NEW YORK--(BUSINESS WIRE)--Tuesday's interagency release of the final qualified residential mortgage (QRM) standards, a set of qualifying exemptions on the requirement to retain risk on mortgages securitized in the RMBS market, provide meaningful incentives for banks to maintain quality underwriting and avoid certain riskier mortgage products. The rule should curb many practices that led to severe bank pressures during and after the financial crisis, according to Fitch Ratings.
The final QRM, however, avoids minimum down payment standards originally proposed by regulators in 2011, thus providing mortgage originators considerable flexibility to lend to high loan-to-value (LTV) borrowers. Fitch believes this could modestly boost mortgage lending, with limited negative implications for banks' balance sheet exposure, as these loans could still be sold to RMBS trusts with zero percent risk retention. Any mortgage loans that are eligible for sale to Fannie Mae and Freddie Mac (or their successors) are automatically included under QRM, as long as the credit risk is ultimately borne by the US Treasury.
QRM is one component of the credit risk retention rule that applies to structured assets broadly and is mandated by the Dodd-Frank Act. The rule requires banks and other securitizers of assets to meet certain underwriting criteria or retain 5% of the securitization intended to be sold.
The QRM rule aligns with each of the seven main features of Qualified Mortgage (QM) rules, which focus on a borrower's ability to repay and create a safe harbor for originators when loans fail. Most notably, to qualify as both a QM and QRM, total debt-to-income for borrowers is capped at 43% and negative amortization, interest-only and balloon loans are restricted.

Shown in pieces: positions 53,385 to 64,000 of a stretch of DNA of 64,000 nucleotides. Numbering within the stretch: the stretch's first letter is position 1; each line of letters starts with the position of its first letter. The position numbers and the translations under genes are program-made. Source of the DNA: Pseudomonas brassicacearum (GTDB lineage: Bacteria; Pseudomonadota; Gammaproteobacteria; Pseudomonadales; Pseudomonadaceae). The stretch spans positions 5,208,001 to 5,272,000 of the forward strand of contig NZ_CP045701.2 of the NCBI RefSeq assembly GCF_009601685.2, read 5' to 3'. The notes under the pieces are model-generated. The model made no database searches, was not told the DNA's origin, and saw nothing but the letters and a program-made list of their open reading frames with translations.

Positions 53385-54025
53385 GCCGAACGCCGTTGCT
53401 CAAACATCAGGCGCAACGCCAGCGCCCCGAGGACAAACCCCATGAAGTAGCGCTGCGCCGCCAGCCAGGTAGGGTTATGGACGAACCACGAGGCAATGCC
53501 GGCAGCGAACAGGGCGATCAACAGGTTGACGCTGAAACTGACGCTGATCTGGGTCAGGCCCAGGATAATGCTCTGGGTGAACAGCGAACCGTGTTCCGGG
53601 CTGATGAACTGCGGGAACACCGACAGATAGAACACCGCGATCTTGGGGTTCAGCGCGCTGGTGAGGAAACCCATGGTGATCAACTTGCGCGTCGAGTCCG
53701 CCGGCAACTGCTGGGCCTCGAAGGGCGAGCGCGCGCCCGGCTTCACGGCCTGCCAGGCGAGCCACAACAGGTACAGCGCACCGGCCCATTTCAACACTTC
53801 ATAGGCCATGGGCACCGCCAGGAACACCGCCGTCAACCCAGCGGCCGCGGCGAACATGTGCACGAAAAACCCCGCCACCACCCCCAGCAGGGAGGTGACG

For banks originating commercial mortgage-backed securities (CMBS), the bar to be exempt from risk retention is relatively high compared to legacy regulatory underwriting guidelines. The risk retention rule limits commercial real estate loan LTVs at 65% and 70% for cumulative LTV. The current regulatory guidelines for commercial real estate loans are 85%. Auto loans likewise have higher bars to be exempt from risk retention, such as having to meet rules such as no 60-plus day delinquencies on any debt within the last 24 months and putting down or trading in at least 10% of the purchase price of the vehicle.
The risk retention rule is broadly consistent with the interagency regulatory guidelines on leveraged lending, which will require greater retention of loans sold through CLO structures Regulators continue to favor loans with lower leverage and amortization principal within a reasonable time frame. The leveraged lending guidance states that commercial loans should generally amortize 50% of principal within five to seven years. The risk retention rule is a bit more proscriptive in that 50% of principal should be amortized in five years or less. Fitch has commented separately on the final risk retention rule's impact to non-bank CLO managers. Please see "Fitch: Risk Retention Questions Grow for CLOs, Shrink for RMBS."
The final rule provides no flexibility for securitization sponsors to transfer retained risks. Additionally, the rule prohibits direct hedging of retained risk. However, indirect hedging is possible through macro hedges of similar asset classes or securities. Fitch believes indirect hedging is an important tool to reduce credit exposure in the case of systemic credit deterioration, but will not act as a perfect hedge against the risk. The ability to retain the 5% interest either in the form of a horizontal or a vertical tranche allows for some flexibility in structuring the economics and risk profile for various transactions.
The above article originally appeared as a post on the Fitch Wire credit market commentary page. The original article can be accessed at www.fitchratings.com. All opinions expressed are those of Fitch Ratings.